This tutorial shows you how Select Subject, new in Photoshop CC 2018, lets you select people, animals and more with a single click, and how to refine your selections with Select and Mask! We learn how Select Subject works, and we look at examples of Photoshop’s newest selection feature in action!
Photoshop, in the past, has looked at images as nothing more than a collection of pixels. It knew that different pixels were different colors, and that some were brighter or darker than others. But for all its power, Photoshop couldn’t see the bigger picture. It had no idea that there was a person, an animal, a tree, or any other type of object in the photo.
That’s all changed in Photoshop CC 2018 thanks to some impressive artificial intelligence known as Adobe Sensei, Adobe’s machine learning technology. Adobe Sensei is what powers the search engine in Adobe Stock that lets us quickly find images of people, places or other subjects. And now, Adobe has brought that same technology over to Photoshop as a brand new selection feature known as Select Subject.
Select Subject automatically finds the most prominent objects in the image and selects them! It’s a bit like Photoshop’s Quick Selection Tool but without the need to drag the tool around. In fact, Select Subject works with just a single click! Of course, you’ll still want to refine your selection afterwards. So once we’ve learned all about Select Subject, we’ll learn how to improve upon the initial selection using Photoshop powerful Select and Mask workspace. Select Subject was first introduced in the January 2018 Creative Cloud update, so to use it, you’ll need Photoshop CC and you’ll want to make sure that your copy is up to date. Let’s get started!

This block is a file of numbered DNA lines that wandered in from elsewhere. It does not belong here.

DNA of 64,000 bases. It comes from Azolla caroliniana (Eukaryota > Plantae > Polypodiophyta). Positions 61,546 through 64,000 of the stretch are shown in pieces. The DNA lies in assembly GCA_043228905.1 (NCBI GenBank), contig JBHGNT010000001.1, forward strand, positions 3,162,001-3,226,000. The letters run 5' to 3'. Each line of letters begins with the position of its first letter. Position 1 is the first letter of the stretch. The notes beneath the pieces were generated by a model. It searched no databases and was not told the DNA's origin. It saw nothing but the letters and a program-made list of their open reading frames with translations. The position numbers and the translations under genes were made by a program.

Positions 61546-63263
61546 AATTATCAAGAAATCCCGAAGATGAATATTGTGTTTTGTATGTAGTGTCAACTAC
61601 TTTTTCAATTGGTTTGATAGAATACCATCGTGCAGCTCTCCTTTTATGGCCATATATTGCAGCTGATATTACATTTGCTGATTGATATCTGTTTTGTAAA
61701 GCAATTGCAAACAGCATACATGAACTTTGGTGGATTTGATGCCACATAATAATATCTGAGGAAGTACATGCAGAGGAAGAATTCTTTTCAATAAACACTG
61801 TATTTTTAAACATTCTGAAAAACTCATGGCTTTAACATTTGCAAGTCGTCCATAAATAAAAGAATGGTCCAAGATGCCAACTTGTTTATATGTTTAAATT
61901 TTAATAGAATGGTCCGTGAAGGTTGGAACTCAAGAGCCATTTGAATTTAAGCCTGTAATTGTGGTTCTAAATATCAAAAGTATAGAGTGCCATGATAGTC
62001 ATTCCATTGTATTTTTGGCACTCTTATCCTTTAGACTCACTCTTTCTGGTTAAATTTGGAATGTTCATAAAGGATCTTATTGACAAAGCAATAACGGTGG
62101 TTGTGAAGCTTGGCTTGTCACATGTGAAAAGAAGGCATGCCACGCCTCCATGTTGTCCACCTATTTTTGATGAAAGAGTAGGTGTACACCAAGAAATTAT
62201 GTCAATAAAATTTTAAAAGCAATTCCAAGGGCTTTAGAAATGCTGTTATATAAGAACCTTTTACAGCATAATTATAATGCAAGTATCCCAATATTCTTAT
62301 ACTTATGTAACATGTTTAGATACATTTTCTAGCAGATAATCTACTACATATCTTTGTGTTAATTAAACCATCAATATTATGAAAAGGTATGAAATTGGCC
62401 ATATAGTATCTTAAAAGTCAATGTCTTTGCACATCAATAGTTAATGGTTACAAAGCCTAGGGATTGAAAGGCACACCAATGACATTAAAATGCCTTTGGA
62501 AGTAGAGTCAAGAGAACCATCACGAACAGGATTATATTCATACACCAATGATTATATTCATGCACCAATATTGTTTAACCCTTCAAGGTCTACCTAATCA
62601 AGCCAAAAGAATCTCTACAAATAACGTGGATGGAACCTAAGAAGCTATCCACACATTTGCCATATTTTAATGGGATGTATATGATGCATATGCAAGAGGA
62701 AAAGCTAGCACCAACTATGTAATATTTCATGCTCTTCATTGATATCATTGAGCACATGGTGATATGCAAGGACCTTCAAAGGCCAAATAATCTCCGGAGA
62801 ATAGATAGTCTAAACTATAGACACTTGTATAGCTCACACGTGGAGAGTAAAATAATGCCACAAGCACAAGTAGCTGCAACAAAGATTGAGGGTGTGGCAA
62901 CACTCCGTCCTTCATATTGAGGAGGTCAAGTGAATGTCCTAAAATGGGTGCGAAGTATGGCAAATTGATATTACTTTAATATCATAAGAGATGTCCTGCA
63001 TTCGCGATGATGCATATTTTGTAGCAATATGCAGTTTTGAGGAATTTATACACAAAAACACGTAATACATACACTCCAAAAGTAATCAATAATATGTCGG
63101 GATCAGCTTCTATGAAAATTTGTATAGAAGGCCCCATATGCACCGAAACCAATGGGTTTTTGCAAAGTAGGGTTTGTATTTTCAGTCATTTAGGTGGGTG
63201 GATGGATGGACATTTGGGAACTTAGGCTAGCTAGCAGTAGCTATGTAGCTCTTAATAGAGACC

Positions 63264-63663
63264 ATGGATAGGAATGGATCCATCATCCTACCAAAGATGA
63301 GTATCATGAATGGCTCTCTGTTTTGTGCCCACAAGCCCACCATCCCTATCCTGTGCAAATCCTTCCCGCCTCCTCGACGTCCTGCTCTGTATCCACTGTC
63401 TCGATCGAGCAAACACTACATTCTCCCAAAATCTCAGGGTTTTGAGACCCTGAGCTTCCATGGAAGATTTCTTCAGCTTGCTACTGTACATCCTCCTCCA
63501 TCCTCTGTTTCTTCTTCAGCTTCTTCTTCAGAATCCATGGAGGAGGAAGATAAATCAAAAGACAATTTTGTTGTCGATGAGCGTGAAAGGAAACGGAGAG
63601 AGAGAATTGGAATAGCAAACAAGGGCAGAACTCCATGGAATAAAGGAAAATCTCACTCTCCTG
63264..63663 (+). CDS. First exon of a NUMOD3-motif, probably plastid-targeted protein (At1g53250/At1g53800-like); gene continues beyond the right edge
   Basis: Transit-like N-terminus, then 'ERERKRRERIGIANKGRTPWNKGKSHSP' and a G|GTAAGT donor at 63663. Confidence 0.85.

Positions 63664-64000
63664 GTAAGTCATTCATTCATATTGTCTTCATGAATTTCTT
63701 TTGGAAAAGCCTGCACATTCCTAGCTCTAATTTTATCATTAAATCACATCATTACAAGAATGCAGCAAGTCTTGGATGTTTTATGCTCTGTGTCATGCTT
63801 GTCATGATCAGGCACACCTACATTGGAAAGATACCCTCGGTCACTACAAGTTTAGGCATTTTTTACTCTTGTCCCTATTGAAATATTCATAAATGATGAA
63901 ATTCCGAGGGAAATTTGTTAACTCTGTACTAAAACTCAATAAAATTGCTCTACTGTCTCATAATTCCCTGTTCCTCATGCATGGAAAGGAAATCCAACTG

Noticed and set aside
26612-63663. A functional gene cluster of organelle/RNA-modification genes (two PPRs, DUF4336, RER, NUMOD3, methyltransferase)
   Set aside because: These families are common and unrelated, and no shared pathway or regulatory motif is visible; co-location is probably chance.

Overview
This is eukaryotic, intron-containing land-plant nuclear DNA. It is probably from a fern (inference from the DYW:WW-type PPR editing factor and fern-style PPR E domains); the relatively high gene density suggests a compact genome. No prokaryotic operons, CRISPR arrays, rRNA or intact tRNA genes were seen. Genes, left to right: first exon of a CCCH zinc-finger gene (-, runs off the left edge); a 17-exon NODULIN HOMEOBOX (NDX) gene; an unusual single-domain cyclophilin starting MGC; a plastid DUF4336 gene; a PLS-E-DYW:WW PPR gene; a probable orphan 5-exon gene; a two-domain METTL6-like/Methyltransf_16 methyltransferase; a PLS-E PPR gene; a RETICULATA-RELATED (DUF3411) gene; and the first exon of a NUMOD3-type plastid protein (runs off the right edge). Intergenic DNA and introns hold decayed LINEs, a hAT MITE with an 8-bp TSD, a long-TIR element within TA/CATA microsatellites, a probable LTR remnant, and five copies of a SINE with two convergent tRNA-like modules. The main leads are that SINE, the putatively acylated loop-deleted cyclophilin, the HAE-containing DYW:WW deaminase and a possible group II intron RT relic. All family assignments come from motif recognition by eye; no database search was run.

Where To Find Select Subject
Adobe gives us three ways to access the Select Subject command in Photoshop CC 2018.
1. The Select Menu
The first way to choose Select Subject is by going up to the Select menu in the Menu Bar and choosing Subject:
2. The Options Bar
Or, if you have either the Quick Selection Tool or the Magic Wand Tool active in the Toolbar:
Then you’ll find the new Select Subject button in the Options Bar:
3. The Select and Mask workspace
The third place you’ll find Select Subject is in Photoshop’s Select and Mask workspace. I’ll open Select and Mask from the Options Bar:
In Select and Mask, the Select Subject button is found in the Options Bar along the top. Note, though, that the Select Subject option is only available when the Quick Selection Tool is active in the toolbar on the left. We’ll look at how to use Select and Mask in more detail a bit later:
How Select Subject Works